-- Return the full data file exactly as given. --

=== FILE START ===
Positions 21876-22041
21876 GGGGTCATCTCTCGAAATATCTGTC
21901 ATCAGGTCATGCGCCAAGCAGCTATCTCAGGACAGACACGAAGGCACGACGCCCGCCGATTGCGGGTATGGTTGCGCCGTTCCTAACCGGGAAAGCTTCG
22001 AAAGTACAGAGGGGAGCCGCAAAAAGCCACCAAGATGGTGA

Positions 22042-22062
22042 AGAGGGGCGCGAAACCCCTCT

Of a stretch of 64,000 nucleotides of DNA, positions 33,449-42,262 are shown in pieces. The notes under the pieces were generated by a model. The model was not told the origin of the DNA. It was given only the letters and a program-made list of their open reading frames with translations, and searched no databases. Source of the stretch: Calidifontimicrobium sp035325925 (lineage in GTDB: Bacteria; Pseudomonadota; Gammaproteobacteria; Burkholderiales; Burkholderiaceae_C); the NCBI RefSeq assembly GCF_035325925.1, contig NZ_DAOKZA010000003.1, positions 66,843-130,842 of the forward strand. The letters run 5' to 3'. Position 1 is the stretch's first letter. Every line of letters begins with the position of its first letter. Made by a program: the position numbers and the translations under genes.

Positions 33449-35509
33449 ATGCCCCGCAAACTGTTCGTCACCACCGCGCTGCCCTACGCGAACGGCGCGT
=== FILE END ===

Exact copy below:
Positions 21876-22041
21876 GGGGTCATCTCTCGAAATATCTGTC
21901 ATCAGGTCATGCGCCAAGCAGCTATCTCAGGACAGACACGAAGGCACGACGCCCGCCGATTGCGGGTATGGTTGCGCCGTTCCTAACCGGGAAAGCTTCG
22001 AAAGTACAGAGGGGAGCCGCAAAAAGCCACCAAGATGGTGA

Positions 22042-22062
22042 AGAGGGGCGCGAAACCCCTCT

Of a stretch of 64,000 nucleotides of DNA, positions 33,449-42,262 are shown in pieces. The notes under the pieces were generated by a model. The model was not told the origin of the DNA. It was given only the letters and a program-made list of their open reading frames with translations, and searched no databases. Source of the stretch: Calidifontimicrobium sp035325925 (lineage in GTDB: Bacteria; Pseudomonadota; Gammaproteobacteria; Burkholderiales; Burkholderiaceae_C); the NCBI RefSeq assembly GCF_035325925.1, contig NZ_DAOKZA010000003.1, positions 66,843-130,842 of the forward strand. The letters run 5' to 3'. Position 1 is the stretch's first letter. Every line of letters begins with the position of its first letter. Made by a program: the position numbers and the translations under genes.

Positions 33449-35509
33449 ATGCCCCGCAAACTGTTCGTCACCACCGCGCTGCCCTACGCGAACGGCGCGT